Instead, the rising popularity of the art form has meant more artwork commissions now than ever before. Broti Bhattacharya, Mumbai-based design strategist and mural artist, expects it will grow more. “For now, there is a lot of demand for painters who can execute murals on large buildings. Of course, we hire contractors or vendors who in turn pay the painters, but with the rise in demand, they will be in a position to demand better pay.”

Think positive

Expectedly, an overtly political view of graffiti is not popular here. During my research, I was repeatedly rebuffed by artists for “looking at problems” instead of “trying to see the great work that is happening.” And they are not wrong; there is plenty of amazing work happening in the non-political space of street art. And artists are not keen to split hairs about how one identifies them.

Anpu Varkey, famous for her cat murals, says she identifies as a graffiti artist as well as a mural artist and street artist. “Public art is what I would call it. Making works within the public realm.” When asked whether an act of defiance or rebellion isn’t essential for public art to be called graffiti, she argues: “These contexts arise from a Western framework. In India, these differentiations are not so identifiable — most kids who can afford a spray can come from privileged backgrounds.”

Artist Anpu Varkey stands in front of one of her works.

Artist Anpu Varkey stands in front of one of her works.   | Photo Credit: K. Bhagya Prakash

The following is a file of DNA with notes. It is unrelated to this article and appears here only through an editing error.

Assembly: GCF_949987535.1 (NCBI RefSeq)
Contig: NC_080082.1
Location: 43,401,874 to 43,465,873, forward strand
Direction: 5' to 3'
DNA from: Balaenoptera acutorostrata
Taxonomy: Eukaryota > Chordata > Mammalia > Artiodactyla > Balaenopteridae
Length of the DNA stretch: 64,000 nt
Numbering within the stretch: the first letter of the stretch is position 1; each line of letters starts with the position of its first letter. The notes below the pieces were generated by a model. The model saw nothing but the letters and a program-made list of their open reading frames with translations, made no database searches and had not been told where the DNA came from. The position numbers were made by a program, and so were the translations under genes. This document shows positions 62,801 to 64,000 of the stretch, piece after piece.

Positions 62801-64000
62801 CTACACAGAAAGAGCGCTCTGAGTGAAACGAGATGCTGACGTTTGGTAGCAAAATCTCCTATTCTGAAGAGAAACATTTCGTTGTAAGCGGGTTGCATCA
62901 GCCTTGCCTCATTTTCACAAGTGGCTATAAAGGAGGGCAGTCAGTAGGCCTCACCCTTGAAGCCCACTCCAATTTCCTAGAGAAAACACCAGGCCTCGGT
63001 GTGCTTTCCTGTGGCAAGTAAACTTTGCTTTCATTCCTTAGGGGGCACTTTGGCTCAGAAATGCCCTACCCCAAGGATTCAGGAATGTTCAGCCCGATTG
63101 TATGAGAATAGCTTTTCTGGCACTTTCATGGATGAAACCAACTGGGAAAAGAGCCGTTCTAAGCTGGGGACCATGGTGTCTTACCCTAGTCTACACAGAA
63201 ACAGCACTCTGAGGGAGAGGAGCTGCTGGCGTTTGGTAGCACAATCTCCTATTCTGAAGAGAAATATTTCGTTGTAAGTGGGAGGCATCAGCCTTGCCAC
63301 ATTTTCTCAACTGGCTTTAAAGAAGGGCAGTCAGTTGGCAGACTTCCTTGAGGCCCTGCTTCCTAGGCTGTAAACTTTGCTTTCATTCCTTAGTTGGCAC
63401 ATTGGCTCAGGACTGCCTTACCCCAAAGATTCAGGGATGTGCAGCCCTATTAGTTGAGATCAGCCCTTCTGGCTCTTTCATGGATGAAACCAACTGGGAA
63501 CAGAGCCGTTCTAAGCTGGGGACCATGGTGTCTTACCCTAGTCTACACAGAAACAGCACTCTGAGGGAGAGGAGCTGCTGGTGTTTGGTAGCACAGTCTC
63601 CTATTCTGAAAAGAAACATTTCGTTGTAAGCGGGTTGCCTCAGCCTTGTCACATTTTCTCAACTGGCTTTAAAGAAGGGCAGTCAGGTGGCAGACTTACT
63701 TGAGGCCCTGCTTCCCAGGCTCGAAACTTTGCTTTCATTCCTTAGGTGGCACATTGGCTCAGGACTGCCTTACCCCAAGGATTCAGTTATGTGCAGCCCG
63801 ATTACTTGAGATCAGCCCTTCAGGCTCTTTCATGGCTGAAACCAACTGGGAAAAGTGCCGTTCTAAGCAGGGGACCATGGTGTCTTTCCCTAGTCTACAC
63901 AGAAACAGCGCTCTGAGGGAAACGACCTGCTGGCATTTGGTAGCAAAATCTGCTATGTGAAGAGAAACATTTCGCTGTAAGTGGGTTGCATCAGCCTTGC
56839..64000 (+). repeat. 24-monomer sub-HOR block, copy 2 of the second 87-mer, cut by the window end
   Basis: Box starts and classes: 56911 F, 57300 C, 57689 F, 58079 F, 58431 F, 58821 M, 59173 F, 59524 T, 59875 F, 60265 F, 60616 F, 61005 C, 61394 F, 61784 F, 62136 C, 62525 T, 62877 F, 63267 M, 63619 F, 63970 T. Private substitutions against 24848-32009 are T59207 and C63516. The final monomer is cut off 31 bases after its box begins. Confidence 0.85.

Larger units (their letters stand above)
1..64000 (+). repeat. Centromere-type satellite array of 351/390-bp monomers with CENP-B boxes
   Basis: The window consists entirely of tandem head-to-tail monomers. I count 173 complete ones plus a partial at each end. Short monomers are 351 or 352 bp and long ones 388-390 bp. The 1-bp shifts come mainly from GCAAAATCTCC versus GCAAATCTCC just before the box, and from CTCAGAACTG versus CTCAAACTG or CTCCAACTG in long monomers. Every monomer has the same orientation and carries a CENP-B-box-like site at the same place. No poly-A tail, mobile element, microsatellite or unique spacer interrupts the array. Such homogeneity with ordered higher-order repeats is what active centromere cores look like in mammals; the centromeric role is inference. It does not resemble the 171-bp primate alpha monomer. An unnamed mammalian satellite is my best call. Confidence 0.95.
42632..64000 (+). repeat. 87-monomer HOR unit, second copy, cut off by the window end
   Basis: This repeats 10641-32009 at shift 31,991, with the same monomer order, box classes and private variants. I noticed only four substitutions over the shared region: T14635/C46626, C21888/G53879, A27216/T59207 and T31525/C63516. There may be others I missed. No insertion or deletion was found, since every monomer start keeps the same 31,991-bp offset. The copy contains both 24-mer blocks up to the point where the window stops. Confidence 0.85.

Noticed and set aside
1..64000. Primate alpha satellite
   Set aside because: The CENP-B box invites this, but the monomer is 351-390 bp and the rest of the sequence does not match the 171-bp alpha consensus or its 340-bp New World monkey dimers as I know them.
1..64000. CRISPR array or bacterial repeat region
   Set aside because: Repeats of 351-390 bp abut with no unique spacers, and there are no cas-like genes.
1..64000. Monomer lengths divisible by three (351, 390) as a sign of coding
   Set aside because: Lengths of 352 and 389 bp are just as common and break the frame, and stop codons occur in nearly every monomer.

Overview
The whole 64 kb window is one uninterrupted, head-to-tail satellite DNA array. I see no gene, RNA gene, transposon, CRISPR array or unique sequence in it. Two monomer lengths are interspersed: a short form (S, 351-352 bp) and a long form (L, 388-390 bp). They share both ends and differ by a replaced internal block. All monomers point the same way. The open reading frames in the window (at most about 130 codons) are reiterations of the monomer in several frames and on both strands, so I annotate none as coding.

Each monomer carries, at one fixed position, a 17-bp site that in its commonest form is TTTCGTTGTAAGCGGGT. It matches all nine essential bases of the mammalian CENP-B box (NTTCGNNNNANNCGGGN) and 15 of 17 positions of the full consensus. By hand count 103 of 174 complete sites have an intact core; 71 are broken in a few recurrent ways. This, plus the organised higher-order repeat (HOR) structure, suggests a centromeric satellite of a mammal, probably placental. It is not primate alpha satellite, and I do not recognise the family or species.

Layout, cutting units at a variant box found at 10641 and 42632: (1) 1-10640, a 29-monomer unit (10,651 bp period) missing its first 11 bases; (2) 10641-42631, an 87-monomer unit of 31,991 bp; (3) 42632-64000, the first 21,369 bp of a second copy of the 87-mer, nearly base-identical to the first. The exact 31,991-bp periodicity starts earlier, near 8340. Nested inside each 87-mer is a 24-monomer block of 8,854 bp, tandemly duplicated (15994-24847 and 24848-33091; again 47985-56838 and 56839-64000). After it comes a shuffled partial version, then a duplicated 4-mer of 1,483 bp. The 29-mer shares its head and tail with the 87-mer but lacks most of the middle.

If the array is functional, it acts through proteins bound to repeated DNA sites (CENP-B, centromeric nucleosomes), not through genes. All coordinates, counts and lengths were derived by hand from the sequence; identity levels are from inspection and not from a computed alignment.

Finally, it is this that determines how this art is perceived by the artists and how it has evolved here. The act of painting a wall is not political but aesthetic. Even artist Daku, who models himself on Banksy, only paints on derelict walls or in abandoned spaces. “Metro stations and railways are signs of progress; I don’t want negativity associated with my work,” he says.

It is about taking something that’s lying around ‘worthlessly’ and making art out of it. Says Varkey, “On the streets you are just a painter who reshapes a wall. It is more important to understand who you are making the artwork for. Effectively engaging with your audience is what you would be thinking about, not the terminology.”

But as Varkey herself points out, this separation of art from its politics is not a luxury everyone has. In Kashmir, the very act of public art is a form of protest. With the Internet and social media suspended practically every other day and enforced disappearances a norm, a wall on the bund or embankment side of the Jhelum river has become a canvas for several graffiti artists.

Since the 1970s, graffiti as a form of political expression has been popular in Kashmir, and unlike the rest of the country where graffiti is ignored, here it is routinely whitewashed over by the authorities who crack down heavily on all forms of dissent. Yet, some graffiti works have captured the mass imagination, like the portrait of JKLF founder Maqbool Bhat, which went viral and also served as album art for several underground rappers.

In recent years, a crop of anonymous artists has sprung up, including a 20-year-old woman who has been painting for the past four years, starting with her own version of the portrait of Maqbool Bhat. The artist, who refused our request for an interview, protests against Kashmir being the most heavily militarised zone in the world through her artwork, which is inspired by Iranian resistance artists like Marjane Satrapi and Sherin Nishat. “I will live the life of a prisoner,” she said in a recent interview with Kashmirwalla. “I will resist brutality via my art.”

The writer is an illustrator who reads and sketches comic books.

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Printable version | Feb 21, 2021 11:57:35 PM |